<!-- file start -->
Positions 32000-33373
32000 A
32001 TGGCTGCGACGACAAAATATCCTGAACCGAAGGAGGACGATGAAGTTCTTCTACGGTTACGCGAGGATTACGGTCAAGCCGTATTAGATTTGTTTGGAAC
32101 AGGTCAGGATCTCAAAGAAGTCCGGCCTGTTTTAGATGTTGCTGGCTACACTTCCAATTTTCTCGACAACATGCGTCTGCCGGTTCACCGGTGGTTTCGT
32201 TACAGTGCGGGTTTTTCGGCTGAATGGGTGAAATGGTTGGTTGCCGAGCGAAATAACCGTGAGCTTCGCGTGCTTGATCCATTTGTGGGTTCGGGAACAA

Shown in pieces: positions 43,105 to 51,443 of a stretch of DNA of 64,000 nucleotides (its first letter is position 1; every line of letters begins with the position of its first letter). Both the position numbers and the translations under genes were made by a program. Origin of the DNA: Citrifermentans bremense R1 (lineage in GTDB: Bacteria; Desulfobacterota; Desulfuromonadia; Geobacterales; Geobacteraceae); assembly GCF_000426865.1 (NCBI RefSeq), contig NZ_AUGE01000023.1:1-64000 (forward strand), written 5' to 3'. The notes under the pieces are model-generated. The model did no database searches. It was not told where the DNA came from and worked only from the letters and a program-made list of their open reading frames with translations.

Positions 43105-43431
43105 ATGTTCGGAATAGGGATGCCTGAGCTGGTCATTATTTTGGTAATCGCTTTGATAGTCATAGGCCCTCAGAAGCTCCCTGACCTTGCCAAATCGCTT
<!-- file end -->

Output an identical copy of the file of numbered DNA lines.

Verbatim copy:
Positions 32000-33373
32000 A
32001 TGGCTGCGACGACAAAATATCCTGAACCGAAGGAGGACGATGAAGTTCTTCTACGGTTACGCGAGGATTACGGTCAAGCCGTATTAGATTTGTTTGGAAC
32101 AGGTCAGGATCTCAAAGAAGTCCGGCCTGTTTTAGATGTTGCTGGCTACACTTCCAATTTTCTCGACAACATGCGTCTGCCGGTTCACCGGTGGTTTCGT
32201 TACAGTGCGGGTTTTTCGGCTGAATGGGTGAAATGGTTGGTTGCCGAGCGAAATAACCGTGAGCTTCGCGTGCTTGATCCATTTGTGGGTTCGGGAACAA

Shown in pieces: positions 43,105 to 51,443 of a stretch of DNA of 64,000 nucleotides (its first letter is position 1; every line of letters begins with the position of its first letter). Both the position numbers and the translations under genes were made by a program. Origin of the DNA: Citrifermentans bremense R1 (lineage in GTDB: Bacteria; Desulfobacterota; Desulfuromonadia; Geobacterales; Geobacteraceae); assembly GCF_000426865.1 (NCBI RefSeq), contig NZ_AUGE01000023.1:1-64000 (forward strand), written 5' to 3'. The notes under the pieces are model-generated. The model did no database searches. It was not told where the DNA came from and worked only from the letters and a program-made list of their open reading frames with translations.

Positions 43105-43431
43105 ATGTTCGGAATAGGGATGCCTGAGCTGGTCATTATTTTGGTAATCGCTTTGATAGTCATAGGCCCTCAGAAGCTCCCTGACCTTGCCAAATCGCTT